The Majority of People With Individual Insurance Have Terrible Coverage

The good news is that their coverage levels will have to go up under the Affordable Care Act.

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Half of Americans with individual health insurance (that is, those who are not insured through their employers) have coverage that's categorically worse than what will be allowed under the reforms of the Affordable Care Act, according to a new study. New changes, which will go into effect in 2014, will help more Americans gain access to better care, covering more conditions for less out-of-pocket cost.

The new analysis, supported by the Commonwealth Fund, evaluated current individual coverage and group coverage, looking at how much people were paying for medical bills every year, and the kinds of conditions that were covered.

People in this 'tin' category did not have benefits like mental health coverage or even maternity care.

Under the new program, people will have the option of buying coverage that falls into one of four categories of cost-sharing - platinum (which covers an average of 90 percent of medical expenses), gold, silver, and bronze (which cover about 60 percent). So the authors of the study wanted to see how people's current coverage stacks up to what will be mandated in the near future.

They found that for people who have individual plans today, 51 percent had health coverage that was worse than the new bronze coverage. The authors dubbed this category "tin" coverage, and people who fell into this group paid an average of $4,127 in out-of-pocket expenses each year, but people with the most health problems paid over $27,000 every year. People in this "tin" category did not have benefits like mental health coverage or even maternity care.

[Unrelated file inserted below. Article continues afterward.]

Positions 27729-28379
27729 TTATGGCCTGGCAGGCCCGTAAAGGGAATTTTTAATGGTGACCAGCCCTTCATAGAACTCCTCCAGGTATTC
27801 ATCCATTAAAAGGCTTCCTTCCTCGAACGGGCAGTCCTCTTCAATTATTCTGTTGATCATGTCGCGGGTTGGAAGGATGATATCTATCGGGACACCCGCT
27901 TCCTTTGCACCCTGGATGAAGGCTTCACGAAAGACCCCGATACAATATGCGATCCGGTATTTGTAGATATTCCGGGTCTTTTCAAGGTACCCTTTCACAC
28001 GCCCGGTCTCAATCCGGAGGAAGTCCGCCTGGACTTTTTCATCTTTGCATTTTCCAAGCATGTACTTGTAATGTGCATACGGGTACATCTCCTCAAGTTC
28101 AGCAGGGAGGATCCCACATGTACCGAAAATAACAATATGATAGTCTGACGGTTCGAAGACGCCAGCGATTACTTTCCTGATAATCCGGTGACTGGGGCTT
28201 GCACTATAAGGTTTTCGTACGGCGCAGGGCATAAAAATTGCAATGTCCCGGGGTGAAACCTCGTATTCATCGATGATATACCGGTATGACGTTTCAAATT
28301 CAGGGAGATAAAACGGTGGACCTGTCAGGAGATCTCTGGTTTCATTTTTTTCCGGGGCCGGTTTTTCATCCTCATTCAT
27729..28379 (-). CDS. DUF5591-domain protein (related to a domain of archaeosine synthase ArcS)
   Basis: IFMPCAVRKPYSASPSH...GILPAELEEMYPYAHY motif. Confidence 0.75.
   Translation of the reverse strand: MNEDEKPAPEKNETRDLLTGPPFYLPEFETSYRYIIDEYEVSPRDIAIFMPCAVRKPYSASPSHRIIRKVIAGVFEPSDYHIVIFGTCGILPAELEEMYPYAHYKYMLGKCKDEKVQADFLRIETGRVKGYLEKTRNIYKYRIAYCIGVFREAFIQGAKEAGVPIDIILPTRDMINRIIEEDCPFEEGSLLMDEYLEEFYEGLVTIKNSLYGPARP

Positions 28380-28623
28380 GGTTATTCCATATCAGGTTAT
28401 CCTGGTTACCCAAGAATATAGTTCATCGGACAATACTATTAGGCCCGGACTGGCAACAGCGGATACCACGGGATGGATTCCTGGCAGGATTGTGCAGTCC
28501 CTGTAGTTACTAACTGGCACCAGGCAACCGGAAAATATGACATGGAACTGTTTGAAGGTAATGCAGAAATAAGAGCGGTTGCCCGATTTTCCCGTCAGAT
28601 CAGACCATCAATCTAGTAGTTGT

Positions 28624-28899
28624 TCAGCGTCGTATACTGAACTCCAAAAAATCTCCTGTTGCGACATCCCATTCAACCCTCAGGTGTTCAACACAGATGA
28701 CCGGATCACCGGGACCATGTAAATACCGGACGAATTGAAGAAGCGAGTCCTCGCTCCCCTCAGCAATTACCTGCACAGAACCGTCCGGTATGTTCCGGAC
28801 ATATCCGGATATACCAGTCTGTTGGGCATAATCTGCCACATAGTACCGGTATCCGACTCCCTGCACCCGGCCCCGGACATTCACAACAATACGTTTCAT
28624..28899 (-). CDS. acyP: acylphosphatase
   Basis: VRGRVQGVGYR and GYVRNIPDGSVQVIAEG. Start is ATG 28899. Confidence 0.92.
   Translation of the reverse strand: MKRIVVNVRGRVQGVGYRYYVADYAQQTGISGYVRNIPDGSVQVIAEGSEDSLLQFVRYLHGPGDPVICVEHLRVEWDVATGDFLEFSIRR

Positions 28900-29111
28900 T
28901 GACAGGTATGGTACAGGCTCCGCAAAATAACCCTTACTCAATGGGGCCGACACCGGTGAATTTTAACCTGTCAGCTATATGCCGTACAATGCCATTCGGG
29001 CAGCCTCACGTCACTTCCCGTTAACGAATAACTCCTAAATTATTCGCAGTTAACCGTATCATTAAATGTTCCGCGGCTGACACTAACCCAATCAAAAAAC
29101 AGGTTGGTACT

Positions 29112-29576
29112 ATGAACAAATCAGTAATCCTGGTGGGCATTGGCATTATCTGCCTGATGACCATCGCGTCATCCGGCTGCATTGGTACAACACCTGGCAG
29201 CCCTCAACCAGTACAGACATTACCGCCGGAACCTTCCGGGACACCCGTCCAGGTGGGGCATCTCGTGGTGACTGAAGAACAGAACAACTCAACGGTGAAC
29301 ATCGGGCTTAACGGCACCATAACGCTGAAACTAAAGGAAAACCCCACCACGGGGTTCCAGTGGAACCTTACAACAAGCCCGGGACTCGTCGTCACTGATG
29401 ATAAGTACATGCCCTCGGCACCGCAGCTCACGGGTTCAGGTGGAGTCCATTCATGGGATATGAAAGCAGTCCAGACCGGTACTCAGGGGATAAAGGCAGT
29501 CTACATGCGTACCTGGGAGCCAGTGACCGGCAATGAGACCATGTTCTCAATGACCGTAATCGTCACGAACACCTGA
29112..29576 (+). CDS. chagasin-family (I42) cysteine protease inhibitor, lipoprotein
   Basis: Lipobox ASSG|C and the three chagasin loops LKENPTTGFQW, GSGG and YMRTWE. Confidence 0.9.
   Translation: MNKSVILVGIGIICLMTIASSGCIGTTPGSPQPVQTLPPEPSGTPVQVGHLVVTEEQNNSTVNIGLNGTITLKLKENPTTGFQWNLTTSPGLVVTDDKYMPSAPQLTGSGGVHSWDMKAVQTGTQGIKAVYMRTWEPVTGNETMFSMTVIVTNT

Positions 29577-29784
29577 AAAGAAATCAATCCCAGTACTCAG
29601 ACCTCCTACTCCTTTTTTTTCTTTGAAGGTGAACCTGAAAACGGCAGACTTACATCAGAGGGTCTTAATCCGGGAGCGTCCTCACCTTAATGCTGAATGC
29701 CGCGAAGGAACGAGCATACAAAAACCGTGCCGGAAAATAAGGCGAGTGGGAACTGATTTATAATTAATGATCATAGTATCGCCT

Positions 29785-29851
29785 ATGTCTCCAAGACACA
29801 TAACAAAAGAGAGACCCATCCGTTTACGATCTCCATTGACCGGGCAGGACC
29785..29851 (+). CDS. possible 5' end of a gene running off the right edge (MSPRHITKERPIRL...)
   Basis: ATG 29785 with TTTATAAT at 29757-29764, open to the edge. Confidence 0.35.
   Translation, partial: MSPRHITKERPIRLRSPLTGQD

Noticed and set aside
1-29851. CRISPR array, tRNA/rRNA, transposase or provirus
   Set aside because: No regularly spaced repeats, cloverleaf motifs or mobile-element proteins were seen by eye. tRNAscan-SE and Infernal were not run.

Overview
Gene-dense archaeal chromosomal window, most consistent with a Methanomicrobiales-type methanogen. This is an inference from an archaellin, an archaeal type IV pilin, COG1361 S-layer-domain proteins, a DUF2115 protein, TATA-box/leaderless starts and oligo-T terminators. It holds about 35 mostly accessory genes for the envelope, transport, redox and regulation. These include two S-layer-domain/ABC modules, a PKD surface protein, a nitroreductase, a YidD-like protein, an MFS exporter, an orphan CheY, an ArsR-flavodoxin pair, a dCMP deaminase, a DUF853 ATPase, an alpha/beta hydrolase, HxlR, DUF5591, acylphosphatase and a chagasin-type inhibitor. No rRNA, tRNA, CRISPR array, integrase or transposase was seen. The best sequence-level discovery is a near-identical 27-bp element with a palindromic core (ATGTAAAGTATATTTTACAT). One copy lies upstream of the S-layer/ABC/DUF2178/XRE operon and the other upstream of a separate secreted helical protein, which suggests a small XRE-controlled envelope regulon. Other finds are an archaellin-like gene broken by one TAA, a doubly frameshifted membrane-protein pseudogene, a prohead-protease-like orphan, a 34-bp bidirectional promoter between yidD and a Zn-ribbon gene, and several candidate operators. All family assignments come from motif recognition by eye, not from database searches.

People with group health insurance were better off, with 60 percent falling into either gold or platinum categories. About 80 percent of their medical expenses were covered, and they generally had preventive care and screening tests, maternity coverage, and mental health coverage. Their out-of-pocket expenses were $1,765 per year, and even people with the most health problems spent only $7,513 annually. Both of these costs are considerably less than those of people who have individual coverage.

The good news is that things will continue to change. Insurance companies can no longer deny people coverage because they have pre-existing conditions, or set rates depending on a person's health. State exchanges and small-group and individual plans will offer people much more extensive coverage and protections than we have today, according to the authors.

"This study shows that millions of Americans currently have coverage that does not accord them access to timely care and potentially leaves them exposed to catastrophic medical bills," said Sara Collins, Vice President of the Commonwealth Fund. "The provisions of the Affordable Care Act will not only extend new coverage to millions of uninsured Americans, but vastly improve the coverage of many who are insured but poorly protected by their health plans."

The study was carried out by a team at the University of Chicago and published in Health Affairs.

This article originally appeared on, an Atlantic partner site.

Presented by

Alice G. Walton, PhD, is a health journalist and an editor at The Doctor Will See You Now.

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